United requests delay for China flights

The latest turbulence in the airline industry will havecompanies grounding routes that have not even taken off yet.

United Airlines has asked the U.S. Department of Transportation for permission to delay its daily roundtrip flights from San Francisco International Airport to Guangzhou, China, which were scheduled to begin June 18 and June 20. In its request, United said it would instead like to launch the service before June 30, 2009.

United cited the same factors that have caused several popular airlines to hike ticket prices, reduce the number of free luggage or even cease operations: skyrocketing jet fuel costs and the slumping U.S. economy.

The move could lead to other airlines delaying launch dates of new service, said San Francisco-based industry analyst Henry Harteveldt with Forrester Research.

Jet Airways has already delayed its SFO to Mumbai route from May 5 until at least June 14. That, however, was done for administrative reasons and was not related to fuel costs, the airline said.

Emirates Airlines will also launch flights to Dubai in the coming months. Airport spokeswoman Kandace Bender said she is not worried about Jet Airways or Emirates Airlines delaying the start of the new flights.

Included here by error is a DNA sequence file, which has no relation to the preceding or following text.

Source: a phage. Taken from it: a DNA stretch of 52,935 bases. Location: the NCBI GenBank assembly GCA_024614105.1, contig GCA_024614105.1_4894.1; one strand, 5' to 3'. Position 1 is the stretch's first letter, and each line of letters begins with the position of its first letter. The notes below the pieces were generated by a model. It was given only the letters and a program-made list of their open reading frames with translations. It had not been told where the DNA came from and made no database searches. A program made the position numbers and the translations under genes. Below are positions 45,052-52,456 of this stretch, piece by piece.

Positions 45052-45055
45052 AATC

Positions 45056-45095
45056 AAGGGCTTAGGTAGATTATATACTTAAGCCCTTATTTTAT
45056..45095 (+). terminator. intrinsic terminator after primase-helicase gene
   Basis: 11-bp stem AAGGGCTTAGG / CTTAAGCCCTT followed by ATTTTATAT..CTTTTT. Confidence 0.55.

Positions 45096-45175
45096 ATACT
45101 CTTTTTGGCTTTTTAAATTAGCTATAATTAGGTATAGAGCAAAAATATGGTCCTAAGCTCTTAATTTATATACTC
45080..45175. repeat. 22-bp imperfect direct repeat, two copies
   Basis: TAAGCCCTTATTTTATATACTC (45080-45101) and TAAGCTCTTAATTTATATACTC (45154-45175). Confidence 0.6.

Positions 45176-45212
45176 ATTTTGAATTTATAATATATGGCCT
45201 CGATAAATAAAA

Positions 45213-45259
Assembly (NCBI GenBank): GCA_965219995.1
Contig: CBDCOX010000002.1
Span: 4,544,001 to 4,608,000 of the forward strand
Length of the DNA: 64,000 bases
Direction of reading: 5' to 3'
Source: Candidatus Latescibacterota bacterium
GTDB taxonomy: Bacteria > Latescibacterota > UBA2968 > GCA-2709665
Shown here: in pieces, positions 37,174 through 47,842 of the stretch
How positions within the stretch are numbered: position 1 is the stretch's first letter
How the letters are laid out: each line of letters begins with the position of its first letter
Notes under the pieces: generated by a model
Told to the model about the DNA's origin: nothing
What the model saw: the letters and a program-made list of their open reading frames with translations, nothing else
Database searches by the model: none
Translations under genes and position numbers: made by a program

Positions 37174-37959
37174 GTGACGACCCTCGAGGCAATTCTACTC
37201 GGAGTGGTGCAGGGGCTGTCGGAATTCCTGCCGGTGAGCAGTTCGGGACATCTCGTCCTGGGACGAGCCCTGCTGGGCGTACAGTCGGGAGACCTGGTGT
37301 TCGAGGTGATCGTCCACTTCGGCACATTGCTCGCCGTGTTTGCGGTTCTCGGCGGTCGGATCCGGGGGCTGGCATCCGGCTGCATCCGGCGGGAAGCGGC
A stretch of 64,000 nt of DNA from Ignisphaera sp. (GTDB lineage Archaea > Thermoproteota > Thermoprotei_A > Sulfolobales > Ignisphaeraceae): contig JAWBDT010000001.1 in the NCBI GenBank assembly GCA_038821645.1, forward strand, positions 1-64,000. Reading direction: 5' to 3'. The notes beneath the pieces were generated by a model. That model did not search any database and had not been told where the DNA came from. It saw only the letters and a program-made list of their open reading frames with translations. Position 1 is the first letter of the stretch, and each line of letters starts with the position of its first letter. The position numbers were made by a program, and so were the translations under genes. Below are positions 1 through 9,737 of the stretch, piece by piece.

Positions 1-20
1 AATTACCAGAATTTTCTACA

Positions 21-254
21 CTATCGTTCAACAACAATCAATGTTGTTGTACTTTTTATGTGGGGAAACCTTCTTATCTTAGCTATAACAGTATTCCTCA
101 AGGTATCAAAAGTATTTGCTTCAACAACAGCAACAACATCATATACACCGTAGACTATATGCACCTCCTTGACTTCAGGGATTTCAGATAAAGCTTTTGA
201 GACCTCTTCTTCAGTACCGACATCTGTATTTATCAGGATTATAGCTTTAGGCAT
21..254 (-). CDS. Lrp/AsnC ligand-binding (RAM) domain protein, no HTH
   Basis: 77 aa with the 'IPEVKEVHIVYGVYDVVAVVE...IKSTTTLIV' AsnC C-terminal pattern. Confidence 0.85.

SFO officials said that despite myriad problems facing U.S. airlines, the airport has reached an all-time high of international travel, topping a previous record set in 2000.

United paid about $72 per barrel on oil in 2007 but now pays in excess of $100 per barrel, spokesman Jeff Kovick said. That amounts to an anticipated annual fuel cost increase of $2 billion, he said.

The Department of Transportation received United’s request to delay the China route Tuesday and the public has seven days to comment before the agency decides whether to grant the delay, DOT spokesman Bill Mosley said.

Harteveldt said the DOT has to also consider China’s interest in the deal when deciding whether to grant the extension.

United flies nine routes from SFO to Asia, including Hong Kong, Shanghai and Tokyo.

mrosenberg@examiner.com

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